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Strike Watch: How Hollywood Labor Strife Would Affect Your Favorite TV Shows

The WGA’s master contract with Hollywood’s major studios is set to expire at midnight on Monday. If no new agreement is in place, striking writers could be marching with picket signs the next morning — instead of writing TV shows.

A writers strike would not mean that all television would suddenly be thrust into reruns. But some effects would be immediate, and a lengthy walkout could have a huge impact across the dial.

Late-night
Late-night, where writers’ rooms are open year-round, would be the first television sector affected. “The Tonight Show,” “The Late Show,” “Jimmy Kimmel Live,” “Conan,” and “The Daily Show” would go dark immediately — though they might not stay dark for long. David Letterman, whose Worldwide Pants production company owned “Late Show” and “Late Late Show” a decade ago — cut a separate deal with the WGA that allowed him and Craig Ferguson to return to the air during the 2007-08 strike with their writing staffs intact. But that’s not an option this time around as CBS has owned its late-night franchises since’s Letterman’s departure in 2015.

Letterman’s return to the airwaves on Jan. 2, 2008, forced competitors at NBC, ABC, and Comedy Central to follow suit, only without writers. Jay Leno, Conan O’Brien, Jimmy Kimmel, and Jon Stewart were forced to ad-lib their way through their shows. Jimmy Fallon, Stephen Colbert, James Corden, and, once again, Kimmel would face the same pressure to go back on the air amid an extended work stoppage — a challenging decision since all four hosts are also WGA members. “Saturday Night Live,” however, would be unlikely to air without writers on board. The NBC sketch comedy series would see its 42nd season come to a halt. “SNL” is scheduled to deliver three more originals this season, starting May 6 with Chris Pine as host.

Daytime
There are roughly half the number of daytime dramas on broadcast now as there were at the start of the 2007-08 strike. Another work stoppage would send the surviving soaps quickly off air, and likely be the death knell for some, if not all of them. Daytime soaps are expensive endeavors in perpetual production. Once those productions are stopped, and replaced with less expensive nonfiction programming, not restarting them becomes an easy choice to make. Daytime syndicated programming ranging from Ellen DeGeneres’ talk show to “Jeopardy” would also be affected, although those shows tend to bank episodes well in advance.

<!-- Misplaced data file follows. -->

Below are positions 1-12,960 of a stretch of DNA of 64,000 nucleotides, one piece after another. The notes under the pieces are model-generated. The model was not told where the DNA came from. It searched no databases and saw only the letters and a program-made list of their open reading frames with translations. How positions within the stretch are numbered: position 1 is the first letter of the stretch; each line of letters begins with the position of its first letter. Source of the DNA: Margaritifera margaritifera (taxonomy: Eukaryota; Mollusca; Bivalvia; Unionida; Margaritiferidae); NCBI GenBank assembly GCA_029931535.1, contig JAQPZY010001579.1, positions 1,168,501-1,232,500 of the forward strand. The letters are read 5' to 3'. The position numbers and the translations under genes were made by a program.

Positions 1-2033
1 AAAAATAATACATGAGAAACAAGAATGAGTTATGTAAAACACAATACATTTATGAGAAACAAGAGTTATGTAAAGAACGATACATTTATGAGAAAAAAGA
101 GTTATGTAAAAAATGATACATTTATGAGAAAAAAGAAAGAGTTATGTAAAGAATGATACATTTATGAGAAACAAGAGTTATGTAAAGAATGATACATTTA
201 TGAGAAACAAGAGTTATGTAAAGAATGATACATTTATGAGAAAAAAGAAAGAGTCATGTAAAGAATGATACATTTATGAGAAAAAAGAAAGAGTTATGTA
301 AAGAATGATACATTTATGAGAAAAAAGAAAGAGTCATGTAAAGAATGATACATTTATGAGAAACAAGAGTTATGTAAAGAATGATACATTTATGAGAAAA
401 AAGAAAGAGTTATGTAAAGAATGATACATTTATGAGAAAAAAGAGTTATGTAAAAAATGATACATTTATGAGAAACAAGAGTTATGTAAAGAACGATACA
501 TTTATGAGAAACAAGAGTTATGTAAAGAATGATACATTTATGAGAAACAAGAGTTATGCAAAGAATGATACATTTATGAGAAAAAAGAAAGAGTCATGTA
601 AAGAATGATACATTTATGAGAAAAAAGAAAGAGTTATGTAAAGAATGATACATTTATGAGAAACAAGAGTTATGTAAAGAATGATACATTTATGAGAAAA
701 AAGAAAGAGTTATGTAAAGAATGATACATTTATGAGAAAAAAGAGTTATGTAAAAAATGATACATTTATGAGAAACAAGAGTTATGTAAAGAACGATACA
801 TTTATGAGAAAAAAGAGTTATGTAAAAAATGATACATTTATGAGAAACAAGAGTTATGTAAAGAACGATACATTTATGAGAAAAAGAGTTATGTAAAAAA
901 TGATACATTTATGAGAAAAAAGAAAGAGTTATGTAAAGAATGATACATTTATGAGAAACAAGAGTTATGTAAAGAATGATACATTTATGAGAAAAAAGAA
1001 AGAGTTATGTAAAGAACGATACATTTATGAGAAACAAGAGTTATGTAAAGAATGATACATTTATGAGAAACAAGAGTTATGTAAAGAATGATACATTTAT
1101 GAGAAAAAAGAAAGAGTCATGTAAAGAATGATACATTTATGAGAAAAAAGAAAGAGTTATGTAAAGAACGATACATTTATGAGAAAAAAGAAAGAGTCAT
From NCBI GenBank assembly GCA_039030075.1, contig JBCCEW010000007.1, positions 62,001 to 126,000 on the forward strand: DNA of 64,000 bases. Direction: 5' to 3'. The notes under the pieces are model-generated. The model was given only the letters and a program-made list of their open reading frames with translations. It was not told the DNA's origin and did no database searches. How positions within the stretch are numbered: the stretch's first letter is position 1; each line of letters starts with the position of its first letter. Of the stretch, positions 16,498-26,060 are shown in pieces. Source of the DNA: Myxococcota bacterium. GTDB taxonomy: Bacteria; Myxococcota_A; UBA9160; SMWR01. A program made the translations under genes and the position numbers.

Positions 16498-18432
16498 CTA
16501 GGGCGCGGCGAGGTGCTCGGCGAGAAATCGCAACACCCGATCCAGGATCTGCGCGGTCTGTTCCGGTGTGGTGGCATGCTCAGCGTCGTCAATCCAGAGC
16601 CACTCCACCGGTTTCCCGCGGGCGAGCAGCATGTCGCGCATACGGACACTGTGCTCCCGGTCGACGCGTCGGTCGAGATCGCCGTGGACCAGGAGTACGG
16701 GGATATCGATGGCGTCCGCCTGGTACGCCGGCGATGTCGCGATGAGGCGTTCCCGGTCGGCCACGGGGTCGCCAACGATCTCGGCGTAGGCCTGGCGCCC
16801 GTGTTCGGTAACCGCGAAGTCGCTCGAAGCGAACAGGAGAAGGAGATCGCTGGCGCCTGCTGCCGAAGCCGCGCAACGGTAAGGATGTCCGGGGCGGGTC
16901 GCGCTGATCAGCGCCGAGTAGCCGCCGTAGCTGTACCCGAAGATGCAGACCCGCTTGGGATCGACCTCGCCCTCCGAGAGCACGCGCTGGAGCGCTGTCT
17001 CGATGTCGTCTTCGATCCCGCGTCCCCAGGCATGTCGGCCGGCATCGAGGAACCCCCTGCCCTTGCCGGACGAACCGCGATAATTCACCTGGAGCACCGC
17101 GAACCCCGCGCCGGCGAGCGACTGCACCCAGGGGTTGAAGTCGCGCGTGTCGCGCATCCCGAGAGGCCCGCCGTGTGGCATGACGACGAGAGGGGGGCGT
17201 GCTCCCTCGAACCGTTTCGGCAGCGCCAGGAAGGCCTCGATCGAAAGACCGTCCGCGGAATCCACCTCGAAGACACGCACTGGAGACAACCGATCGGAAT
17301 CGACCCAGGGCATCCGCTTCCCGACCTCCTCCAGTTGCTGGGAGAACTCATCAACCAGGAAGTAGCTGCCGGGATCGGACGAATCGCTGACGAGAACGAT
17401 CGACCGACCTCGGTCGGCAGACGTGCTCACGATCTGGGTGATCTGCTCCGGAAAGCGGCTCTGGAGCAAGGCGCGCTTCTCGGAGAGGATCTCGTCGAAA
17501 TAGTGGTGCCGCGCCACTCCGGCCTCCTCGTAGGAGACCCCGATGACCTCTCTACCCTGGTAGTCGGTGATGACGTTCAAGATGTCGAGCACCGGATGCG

Award Shows
The 2007-08 strike turned the Golden Globes into a press conference with no stars in attendance. It also threatened, but ultimately left unscathed, the Academy Awards. The next major awards show this year is the Tony Awards, scheduled for June 7, set to be hosted by Kevin Spacey and air on CBS. But the newly rechristened MTV Movie and TV Awards, scheduled for May 7, would be the first live awards show to be impacted by a strike. Even if much of the writing for the show is already completed, stars would be unlikely to attend the show, as they would have to cross picket lines to do so.

Summer TV
In drama and comedy, cable and streaming shows whose writers rooms are up and running as well broadcast summer series will be affected by a strike that lasts more than a week or two. Writers rooms would be shut down and production halted shortly after completed scripts run out. Among the series currently in or heading into production that could be impacted are AMC’s “The Walking Dead,” FX’s “American Horror Story” and “You’re the Worst,” and broadcast dramas such as CBS’ new “Salvation.”

Fall TV
A strike that lasts only a few weeks or a month will have little effect on the traditional September to May broadcast season — unlike 2007, when the Nov. 5 start date of the strike shuttered writers rooms on shows that premiered in fall, with some shows never returning. But if a work stoppage extends into July or August, it will start to infringe on the seven to nine weeks of writer prep that broadcast series need before heading into production. That could mean orders for new and returning shows would end up shortened, and fall premiere dates could be pushed into later in the year.

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